Boyd makes you feel like you are right next to Toni – for instance, vivid descriptions of waking up in the morning to the sound of the heater running and being warm and snuggly in bed. There’s a little metaphor that I remember, but Boyd puts you right there (reading my review makes me want to curl up and read this again as soon as possible!). This work was originally published as Breadsticks and Blessing Places. It is out of print, but with a quick search on World Cat to see where it is nearby, I noticed that Chicago Public Library has it (under the Breadsticks and Blessing Places title) as well as Loyola University (under Forever Friends), so if you decide to read it, Interlibrary Loan might be for you.

–Submitted by Jennifer Schlau, Reference/Instruction Librarian

New books at the ECC Library!

Check out (get it??) a sampling of the books that have just arrived! Click the link for location information, description, and availability.

New books arrive every week–search our library’s catalog from our website for new and old favorites.

Vikings: Facts and Fictions

Pastry School: 100 Step by Step Recipes

Throwaway Nation: The Ugly Truth About American Garbage

Luisa Now and Then

Doing Justice

K: A History of Baseball in Ten Pitches

Factfulness:  ten reasons we’re wrong about the world – and why things are better than you think

The Age of Surveillance Capitalism

The Robots are Coming: the future of jobs in the age of automation

How Schools Work

Feminism Unfinished

Building Reuse

Aristotle’s Way

*Images courtesy of

Banned Books Week is Sept. 22-28, 2019

Censorship is saying: ‘I’m the one who says the last sentence. Whatever you say, the conclusion is mine.’ But the internet is like a tree that is growing. The people will always have the last word – even if someone has a very weak, quiet voice. Such power will collapse because of a whisper.–Ai Weiwei (BrainyQuote)

No one should be restricting your right to reading or seeing materials just because they are deemed controversial or too political by a certain group of people. It is your right to make your own judgments on the value of the resources available to you.

We have many works in our collection that deal with censorship in different areas. Browse these subjects in our catalog. This catalog search deals specifically with Censorship in the United States.

Which works were most banned in 2018? Check out this video:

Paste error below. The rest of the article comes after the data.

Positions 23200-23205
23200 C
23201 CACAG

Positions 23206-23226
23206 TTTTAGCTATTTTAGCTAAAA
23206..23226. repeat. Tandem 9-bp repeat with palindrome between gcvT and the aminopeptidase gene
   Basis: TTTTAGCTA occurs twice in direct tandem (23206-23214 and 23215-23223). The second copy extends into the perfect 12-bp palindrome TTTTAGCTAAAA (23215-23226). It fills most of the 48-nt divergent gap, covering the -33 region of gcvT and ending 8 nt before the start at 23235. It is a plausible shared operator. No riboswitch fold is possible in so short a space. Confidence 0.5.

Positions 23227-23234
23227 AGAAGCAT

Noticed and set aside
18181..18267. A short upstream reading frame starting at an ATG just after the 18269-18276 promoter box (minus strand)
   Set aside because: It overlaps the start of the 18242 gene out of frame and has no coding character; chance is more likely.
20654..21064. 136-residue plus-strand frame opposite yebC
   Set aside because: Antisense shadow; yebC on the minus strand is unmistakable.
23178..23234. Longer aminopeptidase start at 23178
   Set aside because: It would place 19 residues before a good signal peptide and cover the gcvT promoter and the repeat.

Want to know more? This infographic provides information on challenges and censorship (from the State of America’s Libraries Report 2019).

–Written by Maria Bagshaw, Reference/Instruction Librarian

We are social–connect with us!


Did you know that the ECC Library is on Facebook and Twitter?  All our blog posts get shared there as well, plus we add extra information in our social media forums.

To connect:

Critical thinking and information literacy

Information literacy has as one of roots critical thinking. Without knowing how to understand types of information (scholarly/popular, primary/secondary) and how to evaluate them, you can have a disadvantage in the classroom and in your future workplace.

Information literacy can encompass ideas such as bias, authorship, currency, evaluation, presentation, synthesis, attribution, and more.

The library has compiled some tools in a research guide to discuss how you think critically about the news, although the tips in there can also cover articles, websites, books, and other information you may want to use in your research.

There’s a great YouTube series called Crash Course: Navigating Digital Information that discusses these concepts. Narrated by John Green (Looking for Alaska, The Fault in Our Stars, Paper Towns), this series of 10 videos provides a basis for becoming adept at online research. The skills and concepts can also be applied to research in general. Watch the first episode here:

Remember that your librarians also teach about information literacy concepts in the classroom–you may see us in your psychology, sociology, history, art, or other classes.

If you are faculty and you want an instruction session, click here for our online request form.

–Written by Maria Bagshaw, Reference/Instruction Librarian